5. Love these lovely homes. I wonder if that unknown tree is a pawpaw? I’d love to drive by in the summer and see if that’s what it is. Please keep us posted if someone identifies it.

  6. Susan, smilax grows wild in Southern woods. My mother (b. 1916) and her sisters used to gather it for decorating at Christmas.It is a nuisance in south Alabama because it multiplies so and must be dug up to kill it. The thornless variety is called “Jackson Vine” and is very popular in north Alabama where it is used for shade on porches. I did an experiment once and a long piece of it looked fresh for a whole week without being in water. So it’s perfect for decorating inside. I have some growing on our front porch in South Alabama where it has raised a lot of eyebrows! And a lot of questions! I love Jackson Vine.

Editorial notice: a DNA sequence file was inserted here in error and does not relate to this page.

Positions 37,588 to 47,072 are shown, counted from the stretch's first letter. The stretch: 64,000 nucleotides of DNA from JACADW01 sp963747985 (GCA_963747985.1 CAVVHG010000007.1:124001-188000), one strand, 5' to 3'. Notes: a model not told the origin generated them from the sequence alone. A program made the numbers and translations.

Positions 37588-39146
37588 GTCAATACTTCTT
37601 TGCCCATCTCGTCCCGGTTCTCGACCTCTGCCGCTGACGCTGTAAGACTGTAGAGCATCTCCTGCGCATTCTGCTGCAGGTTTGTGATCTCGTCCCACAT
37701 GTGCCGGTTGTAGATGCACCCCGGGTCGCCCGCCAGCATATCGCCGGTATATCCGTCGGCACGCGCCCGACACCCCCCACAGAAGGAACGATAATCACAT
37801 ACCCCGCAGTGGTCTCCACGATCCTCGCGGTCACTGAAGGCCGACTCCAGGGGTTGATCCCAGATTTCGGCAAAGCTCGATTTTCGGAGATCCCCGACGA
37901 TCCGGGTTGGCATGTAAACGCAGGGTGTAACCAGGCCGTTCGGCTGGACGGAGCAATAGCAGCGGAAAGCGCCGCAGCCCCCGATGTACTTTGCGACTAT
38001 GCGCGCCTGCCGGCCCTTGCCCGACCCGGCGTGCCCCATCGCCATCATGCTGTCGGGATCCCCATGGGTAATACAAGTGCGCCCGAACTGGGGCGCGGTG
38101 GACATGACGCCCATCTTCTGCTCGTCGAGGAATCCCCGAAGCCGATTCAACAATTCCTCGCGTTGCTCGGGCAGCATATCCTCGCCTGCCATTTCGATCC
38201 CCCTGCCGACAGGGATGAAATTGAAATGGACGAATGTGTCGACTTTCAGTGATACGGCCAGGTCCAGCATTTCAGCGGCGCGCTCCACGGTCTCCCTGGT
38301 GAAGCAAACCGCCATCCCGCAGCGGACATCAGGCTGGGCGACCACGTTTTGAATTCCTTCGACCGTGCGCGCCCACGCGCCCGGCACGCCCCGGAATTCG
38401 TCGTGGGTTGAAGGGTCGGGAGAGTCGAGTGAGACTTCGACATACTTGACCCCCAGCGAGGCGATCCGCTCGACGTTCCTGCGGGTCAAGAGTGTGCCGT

• Linda, is Jackson vine as invasive as the other kinds? When your Mom gathered it, was she having to gather the kind with thorns? I hope they were able to find the thorn-less kind. Jackson is the variety that’s in that photo with the red door. I love how it looks!

  7. Susan…Laxative?…you crack me up!! 🙂
    I think maybe you had a deer visit you, looks like their tracks with the points.
    Hilltop House, that was the name of the home of Beatrix Potter. Loved all the photos of the houses and would have loved to have seen the one with the libraries. I always think of all the dusting one would have to do with so many books.

  8. I have a Samsung galaxy phone as well and cannot download photos from it via the cord. I can’t remember exactly what the error message says, it has been so long since it worked. I remember I googled it at the time and there were lots of people with similar problems. I have my photos go to Google+ on my computer and I download them from there. My phone syncs them. Sometimes it take longer than others but usually it is pretty quick.